POSITION: Medium Utility
DRAFT ANALYSIS: “Henry is a versatile utility who has impressed in both attack or defence” – Peter Williams
Oliver Henry is one of the more versatile players in the 2020 AFL Draft crop for his ability to play at either end. As a whole, Henry is a first round prospect for a combination of his athleticism, reading of the play, decision making and adaptability to play in attack or defence. He has some nice upside, and once he can develop some more strength to win one-on-ones, and gain greater consistency throughout four quarters, then he will be a special player.
- Vertical leap
- Scoreboard impact
- Decision making
- Defensive pressure
Different clubs will have different plans for Henry and where they see him fitting into their line-up for the future. The brother of Geelong’s Jack who has settled into defence, Henry is able to legitimately have an impact be it deep in defence or deep in attack. In terms of his vertical leap, Henry has strong hands and can pluck down marks, be it leading out or intercepting, and it makes him a damaging player in the air. Likewise at ground level, Henry is not out of the contest and has the mobility to win the ground ball and then make the right decisions with ball-in-hand.
Henry booted 18 goals in 15 games last season which was quite impressive given he did spend time in defence. Twelve of those goals came in three consecutive matches from Round 3 to Round 7, where he also booted five behinds and had an additional three scoring shots. By the end of the season, Henry racked up 11 marks – four contested – as well as eight rebounds and 24 disposals running out of defence in a remarkable effort. For a player who is still light at 77kg, Henry was able to take 1.5 contested marks per game. He is able to do so thanks to his impressive vertical leap and strong hands, with opposition players more likely to beat him in a wrestle at ground level. Once he has the space to leap, it is hard to contain him.
The other area that Henry can definitely improve is in his tackling numbers. He averaged just over a tackle a game, and only laid more than two tackles on three occasions in the NAB League last year. His bread and butter is his aerial work, and he can win the ball at ground level, but he can certainly add extra elements to his defensive game. He is a high-level offensive player, and that is what makes him so damaging, but once he can build the two-way aspect, he will be a worry for opposition players, particularly when it comes to locking the ball inside the forward 50. When he has the ball, he makes the right decisions be it exiting the back 50 or kicking inside 50, so has plenty of elements to like about his game.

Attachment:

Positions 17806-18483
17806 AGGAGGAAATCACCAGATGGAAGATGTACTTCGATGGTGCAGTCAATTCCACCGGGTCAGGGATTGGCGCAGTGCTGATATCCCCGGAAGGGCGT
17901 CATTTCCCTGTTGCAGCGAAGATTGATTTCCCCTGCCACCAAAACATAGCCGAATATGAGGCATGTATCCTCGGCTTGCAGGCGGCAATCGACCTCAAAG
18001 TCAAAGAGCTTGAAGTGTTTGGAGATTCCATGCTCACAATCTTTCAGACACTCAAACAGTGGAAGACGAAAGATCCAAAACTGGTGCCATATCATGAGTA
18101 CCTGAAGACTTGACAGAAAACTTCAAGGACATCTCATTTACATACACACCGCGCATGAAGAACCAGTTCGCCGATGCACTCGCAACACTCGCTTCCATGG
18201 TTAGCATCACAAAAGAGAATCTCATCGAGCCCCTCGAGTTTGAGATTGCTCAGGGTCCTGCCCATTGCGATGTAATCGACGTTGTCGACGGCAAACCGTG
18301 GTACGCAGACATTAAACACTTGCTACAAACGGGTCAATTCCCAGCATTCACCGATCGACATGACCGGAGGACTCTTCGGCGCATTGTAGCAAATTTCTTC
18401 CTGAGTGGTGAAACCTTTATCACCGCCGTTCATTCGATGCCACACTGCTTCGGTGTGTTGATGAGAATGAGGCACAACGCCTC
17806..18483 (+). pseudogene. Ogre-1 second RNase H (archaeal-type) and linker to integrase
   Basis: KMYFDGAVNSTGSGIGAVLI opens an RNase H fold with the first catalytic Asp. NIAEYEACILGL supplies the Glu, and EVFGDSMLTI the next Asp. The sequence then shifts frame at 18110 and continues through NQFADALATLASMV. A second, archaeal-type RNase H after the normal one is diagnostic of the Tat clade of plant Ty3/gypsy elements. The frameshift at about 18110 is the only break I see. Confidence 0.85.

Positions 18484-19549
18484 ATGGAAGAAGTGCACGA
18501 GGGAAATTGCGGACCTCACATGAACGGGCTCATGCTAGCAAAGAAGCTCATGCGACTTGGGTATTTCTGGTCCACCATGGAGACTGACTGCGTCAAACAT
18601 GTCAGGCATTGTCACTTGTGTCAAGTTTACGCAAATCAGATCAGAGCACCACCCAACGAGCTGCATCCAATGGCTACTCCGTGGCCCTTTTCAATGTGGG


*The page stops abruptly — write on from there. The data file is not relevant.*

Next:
Unfortunately due to a precautionary hamstring strain, Henry sat out testing in the preseason this year, but for a player like the Falcons’ talent, his testing numbers are not indicative of his ability. In his bottom-age year he ranked well below average for his 20m sprint and agility, and even had a fairly low vertical leap. In-game though, Henry is not someone weighed down by his athleticism, and whilst he might not have elite pace or mobility, it does not hinder him and he has that remarkable presence in the air.
DRAFT PROJECTION: 10-20
Expect Henry to land somewhere in that top 20, potentially pushing up into the top 10 if a team is willing to take a chance on the talented utility. Ideally there is no doubt the teenager would love to land alongside his brother at Geelong with the Cats’ holding three first round picks, but there is little doubt many teams have a need for a high-flying forward or intercept defender.
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